Fitch Ratings has downgraded Ecopetrol S.A., Oleoducto Central S.A. (OCENSA), A.I. Candelaria (Spain), S.A., Isagen S.A. E.S.P., UNE EPM Telecomunicaciones S.A. (TIGO UNE) and Interconexion Electrica S.A E.S.P. (ISA) following last week’s downgrade of Colombia’s sovereign rating from investment grade to junk status.
The downgrade of Ecopetrol’s, OCENSA’s and A.I. Candelaria’s foreign currency (FC) and local currency (LC) Issuer Default Ratings (IDRs) reflects the direct and indirect linkage of these companies to the sovereign rating of Colombia, which Fitch downgraded last week to ‘BB+’ from ‘BBB-‘ with a Stable Outlook.
The downgrade of Isagen and TIGO UNE’s FC IDRs reflects the cap imposed by the country ceiling of Colombia (‘BBB-‘), as these companies do not have substantial assets, offshore credit facilities, or cash held or generated abroad to reduce transfer and convertibility risk. Fitch affirmed their LC IDRs, which remain one notch above Colombia’s country ceiling. The downgrade of ISA’s FC and LC IDRs reflect its linkage with the Republic of Colombia, which owns 51.4% of the company. Fitch considers ISA’s two-notch differential above its parent appropriate.
Statement from Fitch Ratings reprinted as a courtesy to our readers.
Key Rating Drivers
The sovereign downgrade reflects the deterioration of the public finances with large fiscal deficits in 2020-2022, a rising government debt level, and reduced confidence around the capacity of the government to credibly place debt on a downward path in the coming years. Colombia’s gross general government debt (GGGD) to GDP is forecast to reach 60.8% in 2021, more than double the 30% level when Fitch upgraded Colombia back to the ‘BBB’ category in 2011. Fitch expects debt to continue to rise through 2022 and does not expect significant debt reduction over the medium term, leaving Colombia vulnerable to shocks. Fitch sees significant risks to the government’s fiscal consolidation plan, given the reliance on tax administration efforts and divestments, as well as the uncertainty of the impact of the pending tax reform.
Factors that could, individually or collectively, lead to positive rating action/upgrade:
- Public Finances: Achieving sustained primary fiscal balances consistent with a steadily declining GGGD to GDP ratio that enhances fiscal policy credibility;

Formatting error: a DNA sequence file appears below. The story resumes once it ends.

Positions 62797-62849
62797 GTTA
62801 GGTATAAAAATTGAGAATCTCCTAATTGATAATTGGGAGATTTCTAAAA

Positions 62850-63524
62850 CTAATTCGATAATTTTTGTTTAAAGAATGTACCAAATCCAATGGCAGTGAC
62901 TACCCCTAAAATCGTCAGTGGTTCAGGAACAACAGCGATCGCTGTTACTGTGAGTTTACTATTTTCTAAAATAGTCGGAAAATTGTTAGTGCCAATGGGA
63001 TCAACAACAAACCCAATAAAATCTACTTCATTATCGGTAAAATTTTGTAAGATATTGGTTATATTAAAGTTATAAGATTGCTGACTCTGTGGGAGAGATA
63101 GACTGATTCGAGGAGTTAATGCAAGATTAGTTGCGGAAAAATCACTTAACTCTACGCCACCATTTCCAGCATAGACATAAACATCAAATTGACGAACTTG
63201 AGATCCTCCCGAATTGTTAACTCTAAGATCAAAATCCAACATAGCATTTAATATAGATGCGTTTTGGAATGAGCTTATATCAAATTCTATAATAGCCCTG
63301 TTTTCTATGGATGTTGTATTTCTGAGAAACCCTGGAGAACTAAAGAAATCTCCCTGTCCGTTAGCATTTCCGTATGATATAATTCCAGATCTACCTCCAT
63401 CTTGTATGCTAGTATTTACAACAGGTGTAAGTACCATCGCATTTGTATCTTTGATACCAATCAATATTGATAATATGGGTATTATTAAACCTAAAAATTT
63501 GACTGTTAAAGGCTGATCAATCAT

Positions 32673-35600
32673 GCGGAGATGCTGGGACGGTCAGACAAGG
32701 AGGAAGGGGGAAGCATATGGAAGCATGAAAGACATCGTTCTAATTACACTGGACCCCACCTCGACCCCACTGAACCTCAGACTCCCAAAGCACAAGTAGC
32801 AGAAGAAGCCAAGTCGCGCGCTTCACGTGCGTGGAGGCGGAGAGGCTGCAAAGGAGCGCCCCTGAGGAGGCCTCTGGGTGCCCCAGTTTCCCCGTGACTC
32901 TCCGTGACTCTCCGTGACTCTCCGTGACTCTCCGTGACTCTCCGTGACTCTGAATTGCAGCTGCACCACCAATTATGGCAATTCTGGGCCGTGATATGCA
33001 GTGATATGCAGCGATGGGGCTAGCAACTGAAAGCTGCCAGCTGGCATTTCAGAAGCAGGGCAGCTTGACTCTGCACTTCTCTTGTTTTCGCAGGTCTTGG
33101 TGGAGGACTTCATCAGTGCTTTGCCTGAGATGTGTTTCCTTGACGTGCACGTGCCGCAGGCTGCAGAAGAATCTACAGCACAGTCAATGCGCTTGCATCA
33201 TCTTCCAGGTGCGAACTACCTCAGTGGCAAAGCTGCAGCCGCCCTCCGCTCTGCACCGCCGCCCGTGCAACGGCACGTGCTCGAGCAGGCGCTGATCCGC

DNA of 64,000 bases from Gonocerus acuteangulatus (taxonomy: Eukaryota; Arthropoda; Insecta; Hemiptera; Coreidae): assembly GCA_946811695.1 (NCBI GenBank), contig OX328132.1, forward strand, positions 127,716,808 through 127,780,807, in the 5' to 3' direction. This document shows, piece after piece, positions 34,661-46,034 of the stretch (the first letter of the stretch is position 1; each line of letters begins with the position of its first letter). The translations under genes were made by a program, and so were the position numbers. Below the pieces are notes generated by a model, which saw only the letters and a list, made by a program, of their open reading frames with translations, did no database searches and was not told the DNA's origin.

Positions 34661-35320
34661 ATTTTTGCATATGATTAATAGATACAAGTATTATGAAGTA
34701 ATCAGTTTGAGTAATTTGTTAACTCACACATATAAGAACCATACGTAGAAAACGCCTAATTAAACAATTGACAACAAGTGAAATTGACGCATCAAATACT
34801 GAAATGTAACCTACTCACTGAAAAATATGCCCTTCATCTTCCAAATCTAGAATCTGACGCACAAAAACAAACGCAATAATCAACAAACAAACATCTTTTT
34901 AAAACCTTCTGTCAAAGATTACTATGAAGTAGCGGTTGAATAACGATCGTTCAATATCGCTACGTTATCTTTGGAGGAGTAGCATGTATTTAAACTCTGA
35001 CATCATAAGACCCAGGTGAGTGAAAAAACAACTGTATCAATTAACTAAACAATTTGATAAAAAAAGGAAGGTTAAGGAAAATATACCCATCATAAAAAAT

- Macro: Higher sustained medium-term economic growth above Colombia’s historical averages of about 3.5%;
- Structural: Steady improvement in governance indicators that leads to improved social cohesion and reform momentum, improving Colombia’s structural fiscal position as well as medium term growth prospects.
Factors that could, individually or collectively, lead to negative rating action/downgrade:
- Public Finances: A failure to achieve fiscal consolidation that leads to a significant deterioration in Colombia’s general government debt to GDP ratio relative to the ‘BB’ peer median;
- Macro: Diminished medium-term growth prospects well below Colombia’s historical potential of 3.5%, leading to continued high unemployment and poverty levels with social ramifications;
- External Finances: Sharp further increase in net external debt to GDP, raising external vulnerabilities.
Best/Worst Case Rating Scenario
International scale credit ratings of Non-Financial Corporate issuers have a best-case rating upgrade scenario (defined as the 99th percentile of rating transitions, measured in a positive direction) of three notches over a three-year rating horizon; and a worst-case rating downgrade scenario (defined as the 99th percentile of rating transitions, measured in a negative direction) of four notches over three years. The complete span of best- and worst-case scenario credit ratings for all rating categories ranges from ‘AAA’ to ‘D’. Best- and worst-case scenario credit ratings are based on historical performance. For more information about the methodology used to determine sector-specific best- and worst-case scenario credit ratings, visit https://www.fitchratings.com/site/re/10111579 .
The rating actions are linked to the recent downgrade of Colombia’s sovereign and the corresponding Country Ceiling.
Ecopetrol has an ESG Relevance Score of ‘4’ for Exposure to Social Impacts due to multiple attacks to its pipelines, which has a negative impact on the credit profile, and is relevant to the ratings in conjunction with other factors.
Ecopetrol has ESG Relevance Score of ‘4’ for Governance Structure, due to its nature as a majority government-owned entity and the inherent governance risk that arise with a dominant state shareholder. This has a negative impact on the credit profile and is relevant to the ratings in conjunction with other factors.